clock menu more-arrow no yes mobile

Filed under:

The Patriots are almost always passing on third down

Even with Tom Brady at quarterback, this seems like a risky move.

New England Patriots v Tampa Bay Buccaneers Photo by Brian Blanco/Getty Images

At the risk of sounding like MR OLD TIME FOOTBAW, we've all heard the Woody Hayes quote about passing the ball: There are three things that can happen when you throw a pass, and two of them are bad.

(Pete Carroll, please confirm.)

Through five games this season, despite Pro Football Focus’s somewhat surprising pat on the back for the Patriots offensive line’s run-blocking, New England’s play-calling on third down and manageable (i.e. not third-and-twenty or something) is pretty telling when it comes to their confidence in grinding out the tough yards vs. their confidence in Brady’s right arm.

And by “pretty telling” we’re saying that if you want to win a quick bet with an idiot at the bar, bet them a shot that the Patriots are passing on third and short, and you’ll win that bet roughly 9 out of ten times.

No, seriously, here’s a little bit about the Patriots in short yardage on third down this season from CSNNE’s Tom E. Curran, who was nice enough to crunch the numbers so you don’t have to do any math outside of work or class, cause screw that:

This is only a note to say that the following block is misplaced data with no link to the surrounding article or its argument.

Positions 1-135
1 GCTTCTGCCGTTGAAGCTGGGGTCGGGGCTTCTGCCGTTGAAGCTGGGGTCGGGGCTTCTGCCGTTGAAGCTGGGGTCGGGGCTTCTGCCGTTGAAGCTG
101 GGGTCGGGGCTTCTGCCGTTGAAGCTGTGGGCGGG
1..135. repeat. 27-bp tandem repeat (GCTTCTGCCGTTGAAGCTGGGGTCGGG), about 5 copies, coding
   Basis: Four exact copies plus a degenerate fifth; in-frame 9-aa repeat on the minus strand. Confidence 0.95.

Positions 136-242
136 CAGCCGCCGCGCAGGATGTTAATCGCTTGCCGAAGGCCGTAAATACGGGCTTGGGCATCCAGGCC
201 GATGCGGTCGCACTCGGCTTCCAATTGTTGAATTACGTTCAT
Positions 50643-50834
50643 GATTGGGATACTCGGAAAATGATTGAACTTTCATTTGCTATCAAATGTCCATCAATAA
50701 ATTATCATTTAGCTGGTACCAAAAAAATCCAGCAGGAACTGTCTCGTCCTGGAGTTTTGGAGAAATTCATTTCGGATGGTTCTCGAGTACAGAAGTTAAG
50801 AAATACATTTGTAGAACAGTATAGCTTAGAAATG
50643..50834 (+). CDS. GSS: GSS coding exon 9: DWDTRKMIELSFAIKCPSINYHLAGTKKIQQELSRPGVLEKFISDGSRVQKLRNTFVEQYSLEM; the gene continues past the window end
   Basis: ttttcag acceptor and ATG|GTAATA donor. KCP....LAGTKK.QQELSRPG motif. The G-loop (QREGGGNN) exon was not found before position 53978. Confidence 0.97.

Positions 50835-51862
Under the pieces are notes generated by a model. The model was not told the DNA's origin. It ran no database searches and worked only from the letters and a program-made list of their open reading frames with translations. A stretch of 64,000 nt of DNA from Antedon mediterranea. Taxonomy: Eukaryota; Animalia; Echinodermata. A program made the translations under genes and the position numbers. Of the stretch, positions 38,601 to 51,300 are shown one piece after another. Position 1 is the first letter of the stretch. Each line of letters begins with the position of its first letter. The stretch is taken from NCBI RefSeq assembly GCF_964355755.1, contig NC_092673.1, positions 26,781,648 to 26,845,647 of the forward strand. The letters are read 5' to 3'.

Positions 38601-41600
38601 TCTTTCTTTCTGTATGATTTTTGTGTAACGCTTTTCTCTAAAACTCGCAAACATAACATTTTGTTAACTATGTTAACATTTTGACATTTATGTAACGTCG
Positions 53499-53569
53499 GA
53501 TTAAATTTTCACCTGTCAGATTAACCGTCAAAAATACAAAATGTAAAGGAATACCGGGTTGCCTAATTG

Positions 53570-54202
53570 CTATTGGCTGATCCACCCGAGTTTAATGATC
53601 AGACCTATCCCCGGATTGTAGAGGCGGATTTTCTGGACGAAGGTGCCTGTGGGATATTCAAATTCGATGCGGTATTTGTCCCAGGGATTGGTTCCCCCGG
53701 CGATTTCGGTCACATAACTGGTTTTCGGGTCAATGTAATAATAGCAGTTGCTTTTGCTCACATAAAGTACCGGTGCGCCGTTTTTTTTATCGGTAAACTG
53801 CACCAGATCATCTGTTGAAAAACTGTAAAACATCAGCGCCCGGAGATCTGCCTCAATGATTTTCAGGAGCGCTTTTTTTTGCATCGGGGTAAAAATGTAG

“They throw it 57 percent of the time on first-and-10. On third-and-2, they throw it 86 percent of the time; on third-and-3, they throw 100 percent of the time; on third-and-4, they throw 86 percent of the time.”

Ok, so, style preference aside, and aside from Mike Gillislee sure seeming like he was signed to be able to grind out those gotta-have-it downs, the better question is: does it work?

The answer: sort of.

League-wide, the Philadelphia Eagles somehow lead the NFL in third-down conversion percentage, and they’re moving the chains on 53.4% of their third downs. And two of the teams in the top 5 in third-down conversions may very well have the Patriots defense to thank, since the Carolina Panthers and Kansas City Chiefs check in second (50.0%) and fifth (46.9%), respectively, at getting themselves a fresh set of downs when they’re down to one shot to get it. If you’re in a charitable mood, the Patriots defense in both of those games could be affectionately referred to as “JV”.

Somewhat surprisingly, especially after the Bucs game last Thursday where Brady got rocked by the defense (again) and New England was only able to chalk up 19 points, the Patriots are still 10th in the NFL in third-down conversion percentage, although they’re converting less than half of them at 42.4%. Even with Tom Brady getting beat up to the tune of 16 sacks and 34 quarterback hits through 5 games, and throwing the ball on almost every third down (again, not counting third-and-forever), they’re still getting it done better than two-thirds of the league.

None of this is inherently bad, it’s just bizarre to see an offense that prides itself on having 18 bazillion plays ready to go and the ability to out-game-plan and out-execute anybody end up being so one-dimensional in these situations through their first five games.

On the other hand, would anybody really be surprised if Ernie Adams had crunched all the data and figured out that this was the best way to attack it anyway?

“Make them defend every blade of grass”, right?